• Dr. Helen Teng received her bachelor’s in nursing in 2004, a master’s in nursing in 2007, and in 2019 completed a Ph.D. from the University of Pennsylvania, School of Nursing. Dr. Teng has had a strong commitment to addressing and researching healthcare disparities within immigrant populations. Aside from her volunteer work with SEAMAAC, Dr. Teng further addresses the needs of the community with an emphasis on the marginalized as a clinical assistant professor at Drexel University College of Nursing and Health Professions.

The Mayor’s Youth Hero Award (age 18 and under), honors youth who have made an impact in their communities through service.

  • Declan Cassidy is an 11-year-old who is in 6th grade at Baldi Middle School. He started Declan’s Socks For The Streets in 2019 to help people suffering from Substance Use Disorder and Homelessness. Declan’s 2020 sock drive collected 9,223 pairs of socks. He likes to volunteer because it makes him feel good and proud and it’s nice to see people smile.
  • Nily Exius is a college Freshman majoring in Psychology at Cabrini University. Nily volunteers with Philly Reading Coaches, working with students in Kindergarten through 3rd grade to improve reading literacy.
  • Asil Greer is a 7-year-old actor, model, and kid entrepreneur from Philadelphia, PA. Asil is the founder/author of I Can Read, So I Can Lead, an organization encouraging children and adults to read so that one day they can lead. In 2019, Asil added and launched another initiative under the I Can Read, So I Can Lead umbrella called I Can Read, So I Can Lead Painting with a Literacy Twist. Outside of his busy schedule, Asil loves to recite poetry verbatim, read, draw pictures, master sign language and play with his classmates.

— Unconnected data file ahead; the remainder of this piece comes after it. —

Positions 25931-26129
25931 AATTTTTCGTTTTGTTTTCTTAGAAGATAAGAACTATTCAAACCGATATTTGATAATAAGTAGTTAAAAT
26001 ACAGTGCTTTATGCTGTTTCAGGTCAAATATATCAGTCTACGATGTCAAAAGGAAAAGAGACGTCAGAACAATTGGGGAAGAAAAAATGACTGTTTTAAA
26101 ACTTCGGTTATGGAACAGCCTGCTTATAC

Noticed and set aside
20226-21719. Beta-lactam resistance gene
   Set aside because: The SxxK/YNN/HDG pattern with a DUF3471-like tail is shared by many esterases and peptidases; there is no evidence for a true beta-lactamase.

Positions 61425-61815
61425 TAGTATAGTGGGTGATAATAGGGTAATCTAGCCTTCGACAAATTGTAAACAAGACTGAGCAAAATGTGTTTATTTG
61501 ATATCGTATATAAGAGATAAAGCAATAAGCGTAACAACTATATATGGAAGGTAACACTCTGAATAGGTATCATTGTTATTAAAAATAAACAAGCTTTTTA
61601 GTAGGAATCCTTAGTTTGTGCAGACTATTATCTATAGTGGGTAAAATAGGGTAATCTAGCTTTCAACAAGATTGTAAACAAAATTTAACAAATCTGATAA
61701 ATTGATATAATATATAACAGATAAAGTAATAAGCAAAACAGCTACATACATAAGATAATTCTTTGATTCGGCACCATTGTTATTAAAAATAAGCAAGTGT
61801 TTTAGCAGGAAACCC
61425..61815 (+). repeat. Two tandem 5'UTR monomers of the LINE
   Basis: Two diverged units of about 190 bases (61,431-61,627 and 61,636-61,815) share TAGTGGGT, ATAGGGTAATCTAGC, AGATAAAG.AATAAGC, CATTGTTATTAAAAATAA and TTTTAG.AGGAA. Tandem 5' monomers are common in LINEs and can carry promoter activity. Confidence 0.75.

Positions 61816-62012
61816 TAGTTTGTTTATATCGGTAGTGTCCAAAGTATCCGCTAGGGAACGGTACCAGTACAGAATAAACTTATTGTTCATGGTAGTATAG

The Mayor’s Distinguished National Service Award recognizes individuals currently serving in AmeriCorps or Senior Corps programs.

  • Emma Houghton is a Serve Philadelphia VISTA AmeriCorps member. Growing up in Memphis, TN opened Emma’s eyes to the inequities ever-present in our society. Since then, Emma has worked towards building a better future for the communities she has come to know and love. The courage and acceptance Emma has found in these spaces have shaped her in more ways than she will ever truly know, and Emma is grateful to everyone who has supported her along the way. Emma is grateful to everyone who has supported her along the way.
  • Ashley Borgella serves with the Notre Dame Mission Volunteers – Americorps (NDMVA). Ashley currently serves at St. Edmond’s Home for Children where she thrives in her love for service. For Ashley, service is not just an act, but a way of life.
  • Cortez Malik Johnson is a current member of the National Health Corps Philadelphia, AmeriCorps program. Cortez is the son of Rhonda L. Hamell and Jamon L. Johnson and brother to Tray D. Hamell and Payton McKay Johnson. He was born in St. Louis, MO, and raised by his mother in Houston, TX. Cortez earned a BA from Vanderbilt University in 2020, double majoring in Neuroscience and Medicine, Health & Society. He will attend the Kaiser Permanente Bernard J. Tyson School of Medicine in Pasadena, CA in July 2021. Cortez loves God, his family, Dungeons and Dragons, Spoken Word, exercising, and the Great British Bake Off.

The Mayor’s Award for Distinguished National Service Alumni is awarded to alumni of national service programs who have continued to lead a life of service.